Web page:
They felt that a military alliance with the United States against the Lakota Sioux offered their best hope for survival. Thomas D. Hall, Social Change in the Southwest, — , During the sixteenth and seventeenth centuries, European powers established military presences in North America from which they could make and defend claims—by right of discovery, settlement, or conquest—to vast portions of a continent already inhabited by Indians. In response, many Native Americans waged wars to resist European colonial domination. In the seventeenth century, the Powhatan Confederacy threatened the existence of the Virginia Colony with attacks in and Four decades after their devastation of the Pequots in the Pequot War —37 ; New England colonists faced a massive uprising among the Algonquians living within their borders in King Philip's War — In the eighteenth century, colonists in Virginia and the Carolinas forcibly acquired land from Tuscaroras, Yamasees, and Cherokees, while the French put down the armed resistance of the Natchez, Chickasaw, and Fox.

    With the French defeat in the French and Indian War —63 , Indians west of the Appalachians found their survival threatened because they could no longer play off the French against the English. Aware that the presence of only one European power in their vicinity meant that the old trade system had broken down, in the Ottawa Chief Pontiac rallied many groups formerly allied with the French in an effort to oust the English from the Ohio Valley. The English government tried to achieve peace in by a royal proclamation separating Indians and English settlers at the crest of the Appalachian Mountains.

    Throughout the colonial era, European imperial rivalries overlaid warfare between Europeans and Native Americans. In the French and Indian War, the French and their mostly Algonquian allies initially made impressive strides toward controlling the Ohio Valley, beginning with Braddock's Defeat , only to be overcome by the more numerous English and their Iroquoian supporters.

    Indians fought as European allies in these wars to advance their own perceived interests in acquiring weapons and other trade goods and captives for adoption, status, or revenge. Until the end of the French and Indian War, Indians succeeded in using these imperial contests to preserve their freedom of action. In the late s, Shawnees and other Indians launched attacks that swept across Indiana, Ohio, and western Pennsylvania, and soundly defeated contingents of the U.

    It took until for U. Following their defeat in and the Treaty of Greenville , the Indian land base continued to shrink until , when the Shawnee brothers Tecumseh and Tenskwatawa fostered a message of Indian unity and nativism among the tribes of the Old Northwest. Tensions in the region climaxed when Indians capitalized on the War of between the United States and England to wage their own war.

    The Indian Wars and Federal Peace Policies

    Despite several initial battlefield victories, these Indian efforts failed to do more than briefly delay the completion of American dominion in the Old Northwest. A final Indian attempt failed in the Black Hawk War To the south, diverse Creek leaders united to challenge white encroachment. Although some Creeks advocated accommodation, their voices went unheard as whites from Georgia, Alabama, Kentucky, and Tennessee, the last under the leadership of Andrew Jackson, sought land and retribution for alleged Creek atrocities.

    The Cherokees were driven west in the Trail of Tears — Most of the Florida Indians were conquered and forced west in the Seminole Wars ; —42; — Peace, interrupted by only periodic armed resistance to removal policies, lasted until the end of the Mexican War in After that conflict, the U. The populous yet atomized Indians of California faced local posses and militias rather than federal troops. Between and , war, disease, and starvation reduced the population of California Indians from , to 35, When prospectors found gold in the Pacific Northwest, warfare erupted in that region.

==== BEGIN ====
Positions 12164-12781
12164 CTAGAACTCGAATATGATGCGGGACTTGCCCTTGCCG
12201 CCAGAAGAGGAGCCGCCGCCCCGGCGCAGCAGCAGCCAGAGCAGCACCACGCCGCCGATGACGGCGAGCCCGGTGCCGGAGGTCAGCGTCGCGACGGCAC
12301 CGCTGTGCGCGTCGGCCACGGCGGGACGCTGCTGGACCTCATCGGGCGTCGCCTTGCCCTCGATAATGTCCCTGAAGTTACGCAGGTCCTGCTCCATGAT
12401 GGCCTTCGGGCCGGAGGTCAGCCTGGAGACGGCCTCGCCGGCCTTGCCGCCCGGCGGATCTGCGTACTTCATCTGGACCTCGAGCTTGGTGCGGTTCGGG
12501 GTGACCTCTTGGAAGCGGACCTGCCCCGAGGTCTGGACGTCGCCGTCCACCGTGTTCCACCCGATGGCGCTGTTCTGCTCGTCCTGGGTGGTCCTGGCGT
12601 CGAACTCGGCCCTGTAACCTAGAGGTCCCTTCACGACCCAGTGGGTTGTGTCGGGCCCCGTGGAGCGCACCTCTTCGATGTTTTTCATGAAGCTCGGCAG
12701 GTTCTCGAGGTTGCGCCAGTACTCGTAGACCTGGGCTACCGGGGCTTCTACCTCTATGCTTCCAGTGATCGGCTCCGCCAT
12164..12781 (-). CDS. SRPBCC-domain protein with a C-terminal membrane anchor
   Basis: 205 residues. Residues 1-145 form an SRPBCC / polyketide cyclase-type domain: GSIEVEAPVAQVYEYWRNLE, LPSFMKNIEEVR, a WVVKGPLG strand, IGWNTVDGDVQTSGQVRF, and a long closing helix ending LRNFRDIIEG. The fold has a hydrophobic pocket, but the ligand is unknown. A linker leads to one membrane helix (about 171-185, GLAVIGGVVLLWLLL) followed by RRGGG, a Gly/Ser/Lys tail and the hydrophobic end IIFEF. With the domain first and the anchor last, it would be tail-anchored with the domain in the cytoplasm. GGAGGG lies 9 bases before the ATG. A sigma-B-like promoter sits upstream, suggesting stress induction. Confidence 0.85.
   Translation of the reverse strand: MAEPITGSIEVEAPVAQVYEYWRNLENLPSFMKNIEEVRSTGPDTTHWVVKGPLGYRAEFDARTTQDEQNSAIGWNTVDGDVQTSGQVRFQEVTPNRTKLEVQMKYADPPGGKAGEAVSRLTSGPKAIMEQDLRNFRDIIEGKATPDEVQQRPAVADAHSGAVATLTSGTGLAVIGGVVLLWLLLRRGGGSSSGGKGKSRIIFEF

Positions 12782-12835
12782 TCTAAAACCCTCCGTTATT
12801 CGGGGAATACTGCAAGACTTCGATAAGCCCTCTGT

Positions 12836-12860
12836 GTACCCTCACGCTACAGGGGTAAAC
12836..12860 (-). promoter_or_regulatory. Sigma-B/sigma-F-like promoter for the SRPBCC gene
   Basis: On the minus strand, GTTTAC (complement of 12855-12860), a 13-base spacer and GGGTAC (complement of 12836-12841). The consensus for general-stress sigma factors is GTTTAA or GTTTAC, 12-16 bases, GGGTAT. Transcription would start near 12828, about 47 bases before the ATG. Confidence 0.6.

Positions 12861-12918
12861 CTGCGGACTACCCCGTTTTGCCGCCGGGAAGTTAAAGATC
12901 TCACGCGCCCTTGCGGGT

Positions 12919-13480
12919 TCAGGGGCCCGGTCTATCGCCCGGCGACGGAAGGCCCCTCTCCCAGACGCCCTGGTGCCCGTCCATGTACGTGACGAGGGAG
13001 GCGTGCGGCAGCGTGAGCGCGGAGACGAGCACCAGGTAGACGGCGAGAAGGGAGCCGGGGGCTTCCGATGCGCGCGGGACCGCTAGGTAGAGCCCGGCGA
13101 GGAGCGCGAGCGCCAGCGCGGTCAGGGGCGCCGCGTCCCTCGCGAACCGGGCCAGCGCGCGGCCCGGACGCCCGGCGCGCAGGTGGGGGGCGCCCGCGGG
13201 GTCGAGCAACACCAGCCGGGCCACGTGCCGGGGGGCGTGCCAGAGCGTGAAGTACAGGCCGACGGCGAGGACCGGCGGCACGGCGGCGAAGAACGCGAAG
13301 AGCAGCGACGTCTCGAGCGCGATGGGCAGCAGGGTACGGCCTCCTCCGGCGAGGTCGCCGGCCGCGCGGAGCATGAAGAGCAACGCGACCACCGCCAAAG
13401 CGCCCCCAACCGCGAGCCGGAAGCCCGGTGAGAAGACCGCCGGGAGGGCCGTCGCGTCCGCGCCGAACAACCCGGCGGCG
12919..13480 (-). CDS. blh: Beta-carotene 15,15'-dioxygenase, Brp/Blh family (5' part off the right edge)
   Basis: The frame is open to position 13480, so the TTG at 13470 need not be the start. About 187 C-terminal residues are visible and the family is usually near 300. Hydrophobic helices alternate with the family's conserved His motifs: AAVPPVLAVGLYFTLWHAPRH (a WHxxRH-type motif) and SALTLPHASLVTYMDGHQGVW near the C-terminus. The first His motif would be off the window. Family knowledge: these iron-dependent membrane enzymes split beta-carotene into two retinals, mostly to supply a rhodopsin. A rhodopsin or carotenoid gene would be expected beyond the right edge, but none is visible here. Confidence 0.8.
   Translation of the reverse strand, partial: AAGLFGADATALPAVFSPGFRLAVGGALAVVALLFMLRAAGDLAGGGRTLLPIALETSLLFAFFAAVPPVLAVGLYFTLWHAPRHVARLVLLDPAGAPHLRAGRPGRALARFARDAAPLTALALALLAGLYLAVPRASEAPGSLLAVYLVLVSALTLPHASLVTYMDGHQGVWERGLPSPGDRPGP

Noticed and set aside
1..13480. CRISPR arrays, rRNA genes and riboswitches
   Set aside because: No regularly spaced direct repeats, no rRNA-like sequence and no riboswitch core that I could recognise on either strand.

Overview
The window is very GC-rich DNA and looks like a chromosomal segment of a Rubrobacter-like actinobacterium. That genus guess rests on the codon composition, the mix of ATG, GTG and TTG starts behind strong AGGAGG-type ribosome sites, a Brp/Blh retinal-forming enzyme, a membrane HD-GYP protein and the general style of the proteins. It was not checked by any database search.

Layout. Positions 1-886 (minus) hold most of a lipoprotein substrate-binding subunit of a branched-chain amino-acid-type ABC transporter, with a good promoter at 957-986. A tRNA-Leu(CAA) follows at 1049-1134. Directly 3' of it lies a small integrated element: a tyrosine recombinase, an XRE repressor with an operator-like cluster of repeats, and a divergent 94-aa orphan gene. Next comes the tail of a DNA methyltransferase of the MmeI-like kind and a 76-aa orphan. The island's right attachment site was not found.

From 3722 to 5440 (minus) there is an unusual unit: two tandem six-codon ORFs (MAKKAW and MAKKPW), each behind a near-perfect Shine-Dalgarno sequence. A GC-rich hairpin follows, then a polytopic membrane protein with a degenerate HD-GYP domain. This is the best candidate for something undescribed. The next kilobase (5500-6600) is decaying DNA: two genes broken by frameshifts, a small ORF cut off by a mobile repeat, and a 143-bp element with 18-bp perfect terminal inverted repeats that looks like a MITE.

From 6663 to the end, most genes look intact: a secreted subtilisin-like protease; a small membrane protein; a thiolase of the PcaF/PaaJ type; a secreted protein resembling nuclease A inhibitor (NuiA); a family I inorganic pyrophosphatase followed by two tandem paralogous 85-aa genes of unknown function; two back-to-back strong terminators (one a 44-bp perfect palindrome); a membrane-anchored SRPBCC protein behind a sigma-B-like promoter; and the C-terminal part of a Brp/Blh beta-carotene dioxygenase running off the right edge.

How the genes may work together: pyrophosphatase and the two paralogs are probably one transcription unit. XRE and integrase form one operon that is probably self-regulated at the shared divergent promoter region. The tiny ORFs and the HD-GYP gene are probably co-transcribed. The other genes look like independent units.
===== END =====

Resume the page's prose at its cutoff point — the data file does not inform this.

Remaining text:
The U. Army engaged in the Rogue River —56 , Yakima —56 , and Spokane Wars to force a number of tribes onto reservations in the eastern portions of Oregon and Washington. From this advantageous position, 60 Modoc warriors held off 1, federal troops for seven months in When the Modoc finally surrendered, the United States executed four of their leaders and sent the remainder to the Indian Territory. Initially, the United States sought to protect the overland trails leading to the West Coast from possible Indian attacks. While these attacks were minimal in the s, Indians felt the presence of the migrants early as they brought disease and depleted game along the routes.

    Such repercussions escalated tensions. The Treaty of Fort Laramie, sponsored by the United States in , sought to preserve peace on the plains by restricting tribes to designated lands. Yet fighting erupted as the parties largely ignored the treaty's terms and American migration continued to have detrimental effects on the buffalo herds on which Plains Indians relied for subsistence. Although Americans' westward migration temporarily abated during the Civil War , tensions between Indians and settlers remained high.

    In Minnesota, groups of Eastern Sioux raided American settlements in , only to face retaliation from American troops who pushed many of them onto the plains. These Sioux faced relatively disciplined American troops and fared much better than the Cheyennes and Arapahos did at the hands of a volunteer Colorado militia. Hoping to make a preemptive strike, John Chivington led volunteers from Denver in the slaughter of most of Black Kettle's Cheyenne band, together with some southern Arapahos near Sand Creek—a location in southeastern Colorado where the U.

    In the Plains Indians Wars —90 , U. In the end, U. Nevertheless, Plains Indians mounted a spirited resistance. In , the Sioux received U.

    Plains Indian Wars (America at War) Plains Indian Wars (America at War)
    Plains Indian Wars (America at War) Plains Indian Wars (America at War)